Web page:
Marhaen: Sukarno’s Decolonized Icon

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After graduating as an Ingenieur (Engineer) in 1926, Sukarno spent time on the possibilities opened to him. He refused two government appointments. Instead, he accepted a post in the Ksatriya Institute School run by his mentor, Ernest F. E. Douwes Dekker; not to be mistaken for Eduard Douwes Dekker in the history of Indonesian nationalism, later to be known as Setiabudi famous for his 19th century novel Max Havelaar. In is work, Eduard was known for his damning indictment of the administration of the Cultivation System. Eduard was the grand-uncle of Ernest.

In Ernest Douwes Dekker’s school, Sukarno taught history. In his Autobiography as Told to Cindy Adams (1963), he admitted that his inflammatory style of teaching history brought him up sharply against a visiting Education Department Inspector and led to the termination of his appointment.

Apart from Dekker, the other mentors were Tjokroaminoto and Tan Malaka. Sukarno was a consumer of European history. In his teens beginning 1917, he began to expose himself to European history and a wide range of political thought. He read on democracy, to Fabianism, to Marxism and the history of European socialism. According to Australian historian J.D. Legge in Sukarno: A Political Biography (1972), Sukarno’s exposure to such ideas have in different ways contributed to his thought in building the nation state of Indonesia.

Sukarno claimed to have sampled Hegel, Kant and Rosseau. Also Voltaire. Classical Western problems such as the proper role of the state in economic life, or the respective limits to authority and individual liberty would hardly have seemed relevant to him. According to Legge, Sukarno was aware of colonial rule and able to grapple with the conditions of economic domination of the Indies.

Significantly, Sukarno’s concept of freedom was of national emancipation rather than the liberty of the individual. In his study of history, he was drawn by two themes: accounts of national struggles for freedom, and the history of working-class organization in Europe. Sukarno fairly understands imperialism as a system of power from the Marxism of Alimin and Semaun. It was the primacy of nationalist revolution overriding all other considerations of social conflict, binding the people of the Indies.

Sukarno’s struggle against colonialism, imperialism and domination set the background to the concept of ‘Marhaenism.’ Sukarno was earlier much alert to the relevance of the concept of ‘proletariat.’ The social circumstances of an agrarian society cannot be framed as such, he reminded us. In his 1957 speech to the 30th anniversary meeting of the Partai Nasional Indonesia in Bandung (cited in Legge), he made a pertinent distinction between proletariat and marhaen. The proletariat, he said, were workers who do not participate in ownership of the means of production.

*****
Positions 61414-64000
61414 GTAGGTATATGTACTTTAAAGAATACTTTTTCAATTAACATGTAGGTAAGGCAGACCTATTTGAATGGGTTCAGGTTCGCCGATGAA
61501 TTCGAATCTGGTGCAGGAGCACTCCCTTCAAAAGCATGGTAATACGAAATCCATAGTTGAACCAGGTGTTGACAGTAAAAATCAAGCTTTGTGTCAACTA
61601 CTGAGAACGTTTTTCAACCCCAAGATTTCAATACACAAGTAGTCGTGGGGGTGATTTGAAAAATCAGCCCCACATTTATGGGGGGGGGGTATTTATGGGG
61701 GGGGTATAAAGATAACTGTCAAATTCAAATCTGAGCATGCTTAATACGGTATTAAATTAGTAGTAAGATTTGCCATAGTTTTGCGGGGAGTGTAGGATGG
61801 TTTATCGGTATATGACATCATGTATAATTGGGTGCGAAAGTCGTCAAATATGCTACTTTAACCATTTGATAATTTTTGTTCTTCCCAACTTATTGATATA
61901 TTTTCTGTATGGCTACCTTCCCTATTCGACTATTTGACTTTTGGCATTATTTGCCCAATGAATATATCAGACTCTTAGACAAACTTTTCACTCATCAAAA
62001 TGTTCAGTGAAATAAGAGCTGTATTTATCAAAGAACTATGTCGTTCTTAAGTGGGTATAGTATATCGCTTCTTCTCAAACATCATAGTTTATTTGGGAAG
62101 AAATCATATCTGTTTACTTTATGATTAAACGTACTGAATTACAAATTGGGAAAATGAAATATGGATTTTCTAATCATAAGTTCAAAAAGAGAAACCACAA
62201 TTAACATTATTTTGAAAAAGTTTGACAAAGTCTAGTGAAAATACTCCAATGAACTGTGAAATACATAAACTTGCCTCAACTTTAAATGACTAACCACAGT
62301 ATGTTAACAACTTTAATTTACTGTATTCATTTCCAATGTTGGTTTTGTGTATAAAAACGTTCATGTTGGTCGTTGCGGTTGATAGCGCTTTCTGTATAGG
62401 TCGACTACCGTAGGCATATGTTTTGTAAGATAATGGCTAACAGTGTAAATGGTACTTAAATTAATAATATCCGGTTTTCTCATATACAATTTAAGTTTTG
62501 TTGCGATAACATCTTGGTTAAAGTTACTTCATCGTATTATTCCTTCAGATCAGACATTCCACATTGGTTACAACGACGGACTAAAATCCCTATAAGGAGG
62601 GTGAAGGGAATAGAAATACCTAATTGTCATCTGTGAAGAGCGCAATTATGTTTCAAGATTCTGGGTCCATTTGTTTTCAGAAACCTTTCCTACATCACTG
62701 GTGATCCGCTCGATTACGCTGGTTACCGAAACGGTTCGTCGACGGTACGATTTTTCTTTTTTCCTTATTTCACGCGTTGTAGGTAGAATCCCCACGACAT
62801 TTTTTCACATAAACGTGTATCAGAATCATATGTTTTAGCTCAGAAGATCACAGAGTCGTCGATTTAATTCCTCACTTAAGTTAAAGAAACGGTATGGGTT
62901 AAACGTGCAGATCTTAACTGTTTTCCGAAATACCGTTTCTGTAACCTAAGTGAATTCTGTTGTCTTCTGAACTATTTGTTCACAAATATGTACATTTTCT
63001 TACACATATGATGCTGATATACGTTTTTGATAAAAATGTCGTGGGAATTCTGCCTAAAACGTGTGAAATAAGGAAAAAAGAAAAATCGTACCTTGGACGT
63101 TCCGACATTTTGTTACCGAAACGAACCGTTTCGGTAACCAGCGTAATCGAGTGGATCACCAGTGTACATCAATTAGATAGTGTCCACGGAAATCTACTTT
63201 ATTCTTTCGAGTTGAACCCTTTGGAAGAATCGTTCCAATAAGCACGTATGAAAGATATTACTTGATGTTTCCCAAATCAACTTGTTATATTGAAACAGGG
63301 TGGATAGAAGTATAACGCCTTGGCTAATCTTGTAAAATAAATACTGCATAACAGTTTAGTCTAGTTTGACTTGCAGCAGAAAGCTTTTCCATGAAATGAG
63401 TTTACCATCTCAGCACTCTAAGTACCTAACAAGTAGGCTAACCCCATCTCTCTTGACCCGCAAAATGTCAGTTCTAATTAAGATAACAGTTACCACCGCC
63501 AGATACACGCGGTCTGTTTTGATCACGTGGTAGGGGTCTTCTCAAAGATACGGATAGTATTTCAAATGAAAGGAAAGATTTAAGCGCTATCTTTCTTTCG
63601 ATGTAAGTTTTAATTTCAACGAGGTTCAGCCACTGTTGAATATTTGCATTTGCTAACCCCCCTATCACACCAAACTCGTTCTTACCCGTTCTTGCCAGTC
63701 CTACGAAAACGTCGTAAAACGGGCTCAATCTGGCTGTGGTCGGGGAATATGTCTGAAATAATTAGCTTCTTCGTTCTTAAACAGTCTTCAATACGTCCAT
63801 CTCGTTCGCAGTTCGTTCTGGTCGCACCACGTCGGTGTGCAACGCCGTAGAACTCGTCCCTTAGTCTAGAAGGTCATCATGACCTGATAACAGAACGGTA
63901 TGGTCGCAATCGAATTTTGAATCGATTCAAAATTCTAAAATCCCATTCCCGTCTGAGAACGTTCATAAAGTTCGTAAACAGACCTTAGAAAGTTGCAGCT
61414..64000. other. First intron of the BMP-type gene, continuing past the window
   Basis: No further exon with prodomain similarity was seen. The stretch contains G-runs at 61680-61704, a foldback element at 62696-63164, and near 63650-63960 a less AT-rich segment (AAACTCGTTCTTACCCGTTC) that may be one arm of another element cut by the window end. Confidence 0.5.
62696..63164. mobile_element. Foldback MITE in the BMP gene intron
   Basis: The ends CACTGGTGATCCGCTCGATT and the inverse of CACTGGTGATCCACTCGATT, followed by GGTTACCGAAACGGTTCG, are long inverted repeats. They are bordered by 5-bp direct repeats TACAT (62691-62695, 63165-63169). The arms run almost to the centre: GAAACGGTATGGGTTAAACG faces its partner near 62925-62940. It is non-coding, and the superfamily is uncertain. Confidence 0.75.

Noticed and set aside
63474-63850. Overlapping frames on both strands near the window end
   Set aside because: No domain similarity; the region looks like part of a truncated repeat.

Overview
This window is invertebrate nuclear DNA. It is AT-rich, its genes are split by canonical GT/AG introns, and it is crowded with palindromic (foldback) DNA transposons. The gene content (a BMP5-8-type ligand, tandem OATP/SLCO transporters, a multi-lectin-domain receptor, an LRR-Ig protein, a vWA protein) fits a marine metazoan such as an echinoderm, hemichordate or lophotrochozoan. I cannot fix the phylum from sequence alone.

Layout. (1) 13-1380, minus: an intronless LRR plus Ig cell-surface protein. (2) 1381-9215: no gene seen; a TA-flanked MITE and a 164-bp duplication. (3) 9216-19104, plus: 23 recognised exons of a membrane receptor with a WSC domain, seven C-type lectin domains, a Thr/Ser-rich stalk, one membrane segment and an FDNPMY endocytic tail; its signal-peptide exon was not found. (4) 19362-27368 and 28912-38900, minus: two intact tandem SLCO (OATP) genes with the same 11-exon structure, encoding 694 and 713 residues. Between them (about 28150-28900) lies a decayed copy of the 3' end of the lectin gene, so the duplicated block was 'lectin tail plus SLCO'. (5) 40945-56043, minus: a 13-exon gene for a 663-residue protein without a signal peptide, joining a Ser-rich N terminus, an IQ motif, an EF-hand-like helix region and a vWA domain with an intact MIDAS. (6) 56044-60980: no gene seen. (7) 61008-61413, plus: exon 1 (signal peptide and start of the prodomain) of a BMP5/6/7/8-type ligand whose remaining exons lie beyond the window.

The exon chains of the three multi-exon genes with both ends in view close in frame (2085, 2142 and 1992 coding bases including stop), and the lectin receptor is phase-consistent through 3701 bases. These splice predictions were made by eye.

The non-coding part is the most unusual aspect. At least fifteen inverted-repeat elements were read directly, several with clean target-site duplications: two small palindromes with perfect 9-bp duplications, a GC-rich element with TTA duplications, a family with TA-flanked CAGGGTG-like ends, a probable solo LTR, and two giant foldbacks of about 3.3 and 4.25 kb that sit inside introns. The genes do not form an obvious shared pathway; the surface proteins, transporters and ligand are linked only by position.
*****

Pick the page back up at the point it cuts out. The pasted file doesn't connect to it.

But our nation, Brothers and Sisters, is composed of tens of millions of people not all of whom are covered by the term proletariat. These are great numbers indeed who are not labourers, very many who do not sell their labour-power to others.

Within that framework, the proletariat do not have rights of ownership, whether of ploughs, of hoes, of buffaloes or of wares they sold at their street stalls. They were the ‘little people,’ poor but not proletarians. Sukarno argued that any social doctrine should give a central place to the presence of such people and to their needs, instead of borrowing an arid concept from a totally different situation. This is how we can see Sukarno decolonizing his political struggles. The ‘little people’ are the ‘Marhaen.’ Legge reproduces Sukarno’s version on the origin of the name. It was in a meeting with a peasant farmer near Bandung. He saw the farmer tilling his field and engaged him in a conversation.

“Who owns this field?” asked Sukarno. “I do,” replied the farmer. “And the hoe, who owns that? “I do.” “These tools, who owns them?” “I do.” “The crop on which you are working, for whom is it?” “For me.” “Is it sufficient for your needs?” “There’s barely enough to keep us alive.” “Do you ever sell your labour?” “No, I must work hard, but my labours are all for myself.” “But brother, you live in poverty.” “That’s right. I live poorly.”

Sukarno then thought to himself that the man clearly and certainly was not a member of the proletariat. He was a pauper, poor, and suffered much. What is significant to Sukarno was that the man did not sell his labour-power to another without participating in ownership of the means of production. He then asked the farmer his name. And was told ‘Marhaen.’

It was suggested by some that Sukarno invented the conversation. It never took place. What has happened is that the official version lived on becoming the official legend. True or not, Sukarno had already articulated the concept from as early as the 1920s. Marhaenism had appropriated for Sukarno a national theoretical concept in shaping the genesis of Indonesian political decolonization.

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